I’m trying to make independent functors that take a module as argument and return a similar module with a new value. I’d like to be able to chain such functors in a way that keeps the contribution of each one without having to define signatures for each possible combination.
I guess that could also be seen as a kind of polymorphism for module signatures. Anyway, here’s an example to clarify what I mean:
module type X = sig val x : int end module Extend_with_y(M : X) = struct include M let y = 2 end module Extend_with_z(M : X) = struct include M let z = 3 end module A = struct let x = 1 end module B = Extend_with_y(A) module C = Extend_with_z(B) let () = Printf.printf "%d, %d, %d\n" C.x C.y C.z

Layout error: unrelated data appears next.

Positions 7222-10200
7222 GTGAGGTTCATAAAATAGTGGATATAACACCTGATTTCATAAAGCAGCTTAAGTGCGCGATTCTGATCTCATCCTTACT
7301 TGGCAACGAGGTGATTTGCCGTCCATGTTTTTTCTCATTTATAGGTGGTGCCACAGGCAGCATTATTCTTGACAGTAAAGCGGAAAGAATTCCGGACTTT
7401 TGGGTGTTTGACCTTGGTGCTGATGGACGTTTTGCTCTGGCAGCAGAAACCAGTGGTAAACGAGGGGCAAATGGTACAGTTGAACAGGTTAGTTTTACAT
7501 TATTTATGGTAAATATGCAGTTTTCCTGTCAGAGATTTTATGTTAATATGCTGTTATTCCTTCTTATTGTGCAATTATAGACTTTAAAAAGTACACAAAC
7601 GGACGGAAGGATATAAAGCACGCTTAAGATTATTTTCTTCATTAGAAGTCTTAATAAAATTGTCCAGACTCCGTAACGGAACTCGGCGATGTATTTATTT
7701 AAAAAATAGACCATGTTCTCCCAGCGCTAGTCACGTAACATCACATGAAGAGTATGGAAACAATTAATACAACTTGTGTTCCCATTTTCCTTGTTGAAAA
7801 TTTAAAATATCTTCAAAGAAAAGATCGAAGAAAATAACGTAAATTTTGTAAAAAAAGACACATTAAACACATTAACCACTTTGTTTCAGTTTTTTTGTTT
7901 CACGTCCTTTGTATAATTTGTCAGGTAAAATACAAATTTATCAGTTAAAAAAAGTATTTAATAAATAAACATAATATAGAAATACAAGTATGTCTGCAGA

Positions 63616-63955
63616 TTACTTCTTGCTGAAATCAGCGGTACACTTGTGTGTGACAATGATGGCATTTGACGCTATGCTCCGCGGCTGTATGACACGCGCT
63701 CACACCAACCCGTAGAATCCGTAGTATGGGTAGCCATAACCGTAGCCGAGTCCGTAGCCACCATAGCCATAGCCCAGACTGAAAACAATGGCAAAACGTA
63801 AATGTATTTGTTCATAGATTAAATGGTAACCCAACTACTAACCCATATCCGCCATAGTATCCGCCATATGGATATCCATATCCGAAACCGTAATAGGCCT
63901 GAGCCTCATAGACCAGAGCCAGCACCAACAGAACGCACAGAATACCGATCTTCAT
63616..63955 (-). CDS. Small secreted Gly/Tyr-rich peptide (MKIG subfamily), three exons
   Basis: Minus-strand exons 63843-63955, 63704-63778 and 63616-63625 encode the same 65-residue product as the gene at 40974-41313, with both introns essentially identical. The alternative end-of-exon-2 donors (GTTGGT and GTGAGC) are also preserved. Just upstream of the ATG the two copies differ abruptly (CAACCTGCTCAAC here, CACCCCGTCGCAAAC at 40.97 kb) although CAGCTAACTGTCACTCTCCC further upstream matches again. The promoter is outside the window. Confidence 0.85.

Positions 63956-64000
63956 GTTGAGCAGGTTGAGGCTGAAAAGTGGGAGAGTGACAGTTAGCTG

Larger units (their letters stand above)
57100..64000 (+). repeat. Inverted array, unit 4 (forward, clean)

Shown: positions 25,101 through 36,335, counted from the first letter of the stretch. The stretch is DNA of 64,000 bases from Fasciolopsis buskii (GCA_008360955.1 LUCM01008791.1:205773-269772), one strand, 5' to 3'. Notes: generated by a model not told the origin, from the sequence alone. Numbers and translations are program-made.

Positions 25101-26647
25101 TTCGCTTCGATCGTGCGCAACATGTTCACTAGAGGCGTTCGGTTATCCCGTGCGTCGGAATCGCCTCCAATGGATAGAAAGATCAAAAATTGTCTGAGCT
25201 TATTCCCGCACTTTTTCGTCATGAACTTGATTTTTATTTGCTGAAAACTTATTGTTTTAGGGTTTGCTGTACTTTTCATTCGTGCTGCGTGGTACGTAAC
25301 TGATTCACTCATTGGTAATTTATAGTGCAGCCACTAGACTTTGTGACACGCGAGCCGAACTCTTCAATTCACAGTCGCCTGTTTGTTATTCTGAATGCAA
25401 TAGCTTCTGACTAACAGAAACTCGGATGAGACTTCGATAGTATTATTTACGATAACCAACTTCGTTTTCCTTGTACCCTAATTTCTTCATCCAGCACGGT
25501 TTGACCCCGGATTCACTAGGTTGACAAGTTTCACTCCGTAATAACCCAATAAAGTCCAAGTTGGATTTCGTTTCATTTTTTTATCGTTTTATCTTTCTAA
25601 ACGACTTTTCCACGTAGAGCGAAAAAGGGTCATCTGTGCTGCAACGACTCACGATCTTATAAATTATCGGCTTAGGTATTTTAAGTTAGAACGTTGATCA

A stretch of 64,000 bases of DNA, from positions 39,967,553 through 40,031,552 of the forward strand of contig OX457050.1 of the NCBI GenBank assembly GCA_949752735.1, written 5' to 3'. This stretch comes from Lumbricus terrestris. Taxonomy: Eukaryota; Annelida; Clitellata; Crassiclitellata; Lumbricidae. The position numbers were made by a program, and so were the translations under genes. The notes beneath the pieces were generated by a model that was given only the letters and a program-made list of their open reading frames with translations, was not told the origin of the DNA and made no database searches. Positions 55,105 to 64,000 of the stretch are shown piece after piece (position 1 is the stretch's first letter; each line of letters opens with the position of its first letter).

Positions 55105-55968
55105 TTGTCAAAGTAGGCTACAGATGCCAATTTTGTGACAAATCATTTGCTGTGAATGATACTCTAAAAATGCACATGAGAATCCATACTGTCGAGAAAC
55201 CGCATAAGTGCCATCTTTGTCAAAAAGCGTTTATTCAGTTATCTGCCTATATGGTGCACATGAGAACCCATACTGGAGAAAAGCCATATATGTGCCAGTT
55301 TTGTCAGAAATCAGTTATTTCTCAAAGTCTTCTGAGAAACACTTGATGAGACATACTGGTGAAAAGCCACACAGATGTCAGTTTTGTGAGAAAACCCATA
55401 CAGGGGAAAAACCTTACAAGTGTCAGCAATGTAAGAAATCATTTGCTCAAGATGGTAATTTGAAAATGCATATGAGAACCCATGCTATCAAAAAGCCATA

Currently, this results in:
File "ocaml_sig_param.ml", line 25, characters 35-38: 25 | Printf.printf "%d, %d, %d\n" C.x C.y C.z ^^^ Error: Unbound value C.y
I would like to make it work by keeping
Extend_with_z would have a signature like
(M : sig include X + other things end) -> sig include X val z : int + those other things end, so that it reexports what other types or values of
M instead of erasing them and only keeping
Is it possible? Would it even make sense for OCaml to provide such a behavior? It’s possible that I’m missing something completely obvious, since I haven’t really used functors extensively during the last few months.